Yesterday, on September 16, 2015, in the New York State Supreme Court in Manhattan, the jury began deliberating whether the three former executives of the now defunct law firm of Dewey & Leboeuf conspired to manipulate the finances in an effort to defraud investors and bank lenders. In a daring move, defense lawyers chose not to call any witnesses and rested their case. For more detailed information about the trial, it is reported that one legal newswire, Law360, has been live blogging the event. Warning: the testimony “has often been dull and focused on arcane accounting treatments.” Latest news of the trial can be found here. Prior posts can be found here and here.
A new ethics opinion on confidentiality by the Indiana State Bar Association Legal Ethics Committee reaches some puzzling conclusions. The committee considered whether Indiana’s mandatory reporting statute for suspected child abuse or neglect required a lawyer who learns of such abuse or neglect while representing a client must report it. While acknowledging that the Indiana Supreme Court is the final authority on both the law and ethics in Indiana, the committee concluded that a lawyer was not required to report the suspected abuse unless the lawyer believed it necessary to prevent reasonably certain death or substantial bodily harm. While that seems reasonable on its face, the committee made several leaps in reasoning to get there and may have provided some ill advice to lawyers in Indiana.
Unlike some other states, Indiana’s reporting statute does not exempt lawyers from the reporting duty. That means, unless the Indiana Supreme Court would step in and decide that the state’s Rule 1.6 trumps the state law, a lawyer who follows the opinion could be prosecuted for failing to report. In addition, the committee fails to acknowledge that Indiana’s Rule 1.6, like the ABA Model Rule, contains that confidentiality exception “to comply with other law or court order.”
Next, the committee inexplicably reasoned that because of the mandatory reporting law a lawyer must report suspected abuse or neglect “to prevent reasonably certain death or substantial bodily harm” even though the exceptions to confidentiality in Indiana’s Rule 1.6, like in the ABA Model Rule, state that a lawyer may reveal information relating to a client’s representation in order to prevent reasonably certain death or substantial bodily harm.
The ethics opinion may state a good policy position, but the committee goes out on limb by creatively trying to reconcile a lawyer’s ethical and legal obligations in such a situation. As it stands now, there is a direct conflict between the mandatory reporting law and the ethics rules, and the ethics opinion does not resolve this quandary for lawyers in Indiana.
An exemplary lawyer. The first Black woman to be editor of the Columbia Law Review, clerk to Judge Constance Baker Motley, member of the legal team in Furman v.Georgia. – gwc
by David Stout
Judge Richard Posner exhibited an extraordinary passion for justice when he wrote “It is heartless to make a fetish of adversary procedure if by doing so feeble evidence is credited because the opponent has no practical access to offsetting evidence.” The prolific 7th Circuit judge was writing in Rowe v. Gibson. The court reversed the grant of summary judgment and dismissal to defendant prison officials who were alleged to have been deliberately indifferent to plaintiff’s medical condition in violation of the cruel and unusual punishment clause of the Eighth Amendment. Rowe claims prison officials callously withheld and administered the medication necessary for care of his reflux esophagitis – GERD.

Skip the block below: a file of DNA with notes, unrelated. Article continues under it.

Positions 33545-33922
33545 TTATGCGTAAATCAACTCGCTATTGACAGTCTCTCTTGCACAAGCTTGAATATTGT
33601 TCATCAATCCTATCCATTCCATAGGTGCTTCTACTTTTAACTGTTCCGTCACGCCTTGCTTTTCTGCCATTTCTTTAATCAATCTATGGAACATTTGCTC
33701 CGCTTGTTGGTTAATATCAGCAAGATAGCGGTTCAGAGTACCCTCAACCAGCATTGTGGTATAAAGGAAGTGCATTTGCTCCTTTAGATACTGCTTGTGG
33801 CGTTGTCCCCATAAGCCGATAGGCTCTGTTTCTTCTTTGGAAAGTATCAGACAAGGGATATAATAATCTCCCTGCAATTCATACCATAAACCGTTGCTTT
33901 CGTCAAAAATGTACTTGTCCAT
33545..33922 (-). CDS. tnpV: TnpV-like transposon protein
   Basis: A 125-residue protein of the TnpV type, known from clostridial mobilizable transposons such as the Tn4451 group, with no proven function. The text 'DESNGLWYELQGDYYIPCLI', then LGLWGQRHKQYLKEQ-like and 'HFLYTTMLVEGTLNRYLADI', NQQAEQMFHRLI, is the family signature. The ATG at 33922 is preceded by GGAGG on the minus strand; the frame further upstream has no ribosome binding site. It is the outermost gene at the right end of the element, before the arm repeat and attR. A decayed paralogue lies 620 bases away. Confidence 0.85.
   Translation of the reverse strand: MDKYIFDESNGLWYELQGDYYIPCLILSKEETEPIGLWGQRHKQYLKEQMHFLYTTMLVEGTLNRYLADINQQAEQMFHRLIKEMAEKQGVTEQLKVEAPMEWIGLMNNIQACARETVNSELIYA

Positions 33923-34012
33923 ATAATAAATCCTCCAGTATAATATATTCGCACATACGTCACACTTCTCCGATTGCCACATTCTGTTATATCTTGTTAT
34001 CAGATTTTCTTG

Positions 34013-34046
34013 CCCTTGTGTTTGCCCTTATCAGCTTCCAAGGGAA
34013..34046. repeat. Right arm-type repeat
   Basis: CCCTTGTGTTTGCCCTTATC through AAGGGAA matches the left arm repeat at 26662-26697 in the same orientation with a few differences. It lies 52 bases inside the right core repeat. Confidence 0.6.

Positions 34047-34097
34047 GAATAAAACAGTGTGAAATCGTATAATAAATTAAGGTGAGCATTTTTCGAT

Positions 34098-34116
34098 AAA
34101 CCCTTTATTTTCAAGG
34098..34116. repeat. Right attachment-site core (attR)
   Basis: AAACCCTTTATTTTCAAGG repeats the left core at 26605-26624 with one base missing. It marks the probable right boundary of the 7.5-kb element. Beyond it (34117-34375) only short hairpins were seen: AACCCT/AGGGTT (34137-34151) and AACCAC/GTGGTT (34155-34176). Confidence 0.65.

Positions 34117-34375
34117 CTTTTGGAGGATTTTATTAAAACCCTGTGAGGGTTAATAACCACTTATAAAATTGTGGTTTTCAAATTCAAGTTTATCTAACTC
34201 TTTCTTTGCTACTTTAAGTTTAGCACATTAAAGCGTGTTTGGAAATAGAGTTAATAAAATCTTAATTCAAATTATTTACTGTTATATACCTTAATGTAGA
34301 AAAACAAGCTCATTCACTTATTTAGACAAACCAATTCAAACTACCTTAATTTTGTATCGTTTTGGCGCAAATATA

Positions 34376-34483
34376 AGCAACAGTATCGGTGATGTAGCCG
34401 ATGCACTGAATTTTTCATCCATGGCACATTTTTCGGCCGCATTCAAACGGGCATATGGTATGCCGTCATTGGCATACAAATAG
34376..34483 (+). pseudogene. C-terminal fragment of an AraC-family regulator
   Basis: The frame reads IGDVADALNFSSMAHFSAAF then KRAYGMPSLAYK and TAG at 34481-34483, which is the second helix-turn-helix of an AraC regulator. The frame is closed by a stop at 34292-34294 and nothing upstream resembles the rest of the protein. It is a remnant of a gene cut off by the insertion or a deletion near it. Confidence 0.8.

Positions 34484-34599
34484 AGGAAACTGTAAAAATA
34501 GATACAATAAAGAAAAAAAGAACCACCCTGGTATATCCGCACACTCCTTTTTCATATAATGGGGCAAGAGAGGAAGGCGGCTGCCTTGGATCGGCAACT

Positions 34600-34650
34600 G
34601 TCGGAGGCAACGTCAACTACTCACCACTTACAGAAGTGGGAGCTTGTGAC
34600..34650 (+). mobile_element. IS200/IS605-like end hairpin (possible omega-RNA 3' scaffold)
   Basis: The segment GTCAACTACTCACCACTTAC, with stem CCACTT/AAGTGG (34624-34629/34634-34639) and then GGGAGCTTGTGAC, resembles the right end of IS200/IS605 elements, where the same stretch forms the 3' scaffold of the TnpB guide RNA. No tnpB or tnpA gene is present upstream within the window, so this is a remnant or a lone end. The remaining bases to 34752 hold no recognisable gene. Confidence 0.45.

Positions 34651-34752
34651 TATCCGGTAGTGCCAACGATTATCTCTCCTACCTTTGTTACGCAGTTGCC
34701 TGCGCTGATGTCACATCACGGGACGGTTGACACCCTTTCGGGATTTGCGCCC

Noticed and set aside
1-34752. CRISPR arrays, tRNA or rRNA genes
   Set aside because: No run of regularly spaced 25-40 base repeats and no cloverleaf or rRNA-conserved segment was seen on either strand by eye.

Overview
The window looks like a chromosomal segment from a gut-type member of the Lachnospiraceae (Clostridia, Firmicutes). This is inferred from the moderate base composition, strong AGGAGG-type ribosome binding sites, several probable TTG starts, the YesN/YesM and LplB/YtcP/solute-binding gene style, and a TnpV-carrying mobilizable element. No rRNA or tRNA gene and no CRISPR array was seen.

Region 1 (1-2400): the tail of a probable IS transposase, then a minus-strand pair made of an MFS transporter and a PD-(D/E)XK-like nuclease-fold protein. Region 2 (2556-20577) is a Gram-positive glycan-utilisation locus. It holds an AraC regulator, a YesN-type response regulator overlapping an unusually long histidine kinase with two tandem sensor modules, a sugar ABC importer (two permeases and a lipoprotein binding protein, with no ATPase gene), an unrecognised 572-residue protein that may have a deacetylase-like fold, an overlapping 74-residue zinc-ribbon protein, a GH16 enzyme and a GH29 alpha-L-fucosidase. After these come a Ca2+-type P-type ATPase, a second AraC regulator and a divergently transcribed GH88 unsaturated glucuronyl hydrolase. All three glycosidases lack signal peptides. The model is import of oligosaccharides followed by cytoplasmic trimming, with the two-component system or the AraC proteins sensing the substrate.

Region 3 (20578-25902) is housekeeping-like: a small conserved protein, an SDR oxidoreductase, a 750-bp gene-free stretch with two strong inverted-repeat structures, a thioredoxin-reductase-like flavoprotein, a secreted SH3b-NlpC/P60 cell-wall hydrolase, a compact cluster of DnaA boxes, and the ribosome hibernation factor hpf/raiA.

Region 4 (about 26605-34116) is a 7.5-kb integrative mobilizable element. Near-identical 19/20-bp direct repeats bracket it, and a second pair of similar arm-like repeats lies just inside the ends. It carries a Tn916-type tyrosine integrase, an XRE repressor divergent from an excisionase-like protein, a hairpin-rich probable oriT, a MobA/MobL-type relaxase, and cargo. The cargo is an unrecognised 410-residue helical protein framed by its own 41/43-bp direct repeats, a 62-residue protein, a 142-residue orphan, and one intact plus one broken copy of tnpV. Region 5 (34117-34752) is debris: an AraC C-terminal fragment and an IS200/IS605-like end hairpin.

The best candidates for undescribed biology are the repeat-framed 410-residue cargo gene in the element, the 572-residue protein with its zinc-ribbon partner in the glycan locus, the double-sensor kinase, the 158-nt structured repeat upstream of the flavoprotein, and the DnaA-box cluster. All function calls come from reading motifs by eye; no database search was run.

Like his colleagues Posner found Rowe’s claims sufficient to reverse grants of summary judgment. Posner disputed the credentials of credentials of the prescribing physician – a defendant who testified as an expert in his own defense, in a field not his own. To reach and support his conclusions – and doubtless fueling his anger – Posner conducted his own independent research about the drug commonly known as Zantac. Posner gathered materials from the drug’s manufacturer GlaxoSmith Kline, and widely relied upon authoritative sources such as the National Institutes of Health, the Mayo Clinic, Web MD and Wikipedia in discussing the pro se plaintiff’s physical condition and legal claims.
Posner’s efforts were sharply criticized by his colleague David Hamilton. He took exception to Judge Posner’s reliance on the sources, finding them to be investigations of fact, beyond the scope of what is permitted of a neutral magistrate. – gwc
Those of you who are teaching Chapter 6, Part II (Duties to Third Parties and to the Law) may want to refer to the ongoing criminal trial of three former executives of Dewey & LeBoeuf, who are being tried for larceny, fraud and falsifying business records. The trial began in late May and the defense team plans to formally rest its case on Tuesday without calling a single witness. Prosecutors working under Manhattan district attorney Cyrus R. Vance, Jr. have called more than 40 witnesses to support the prosecution’s case. Recent update on the case can be found here. Prior blogpost can be found here.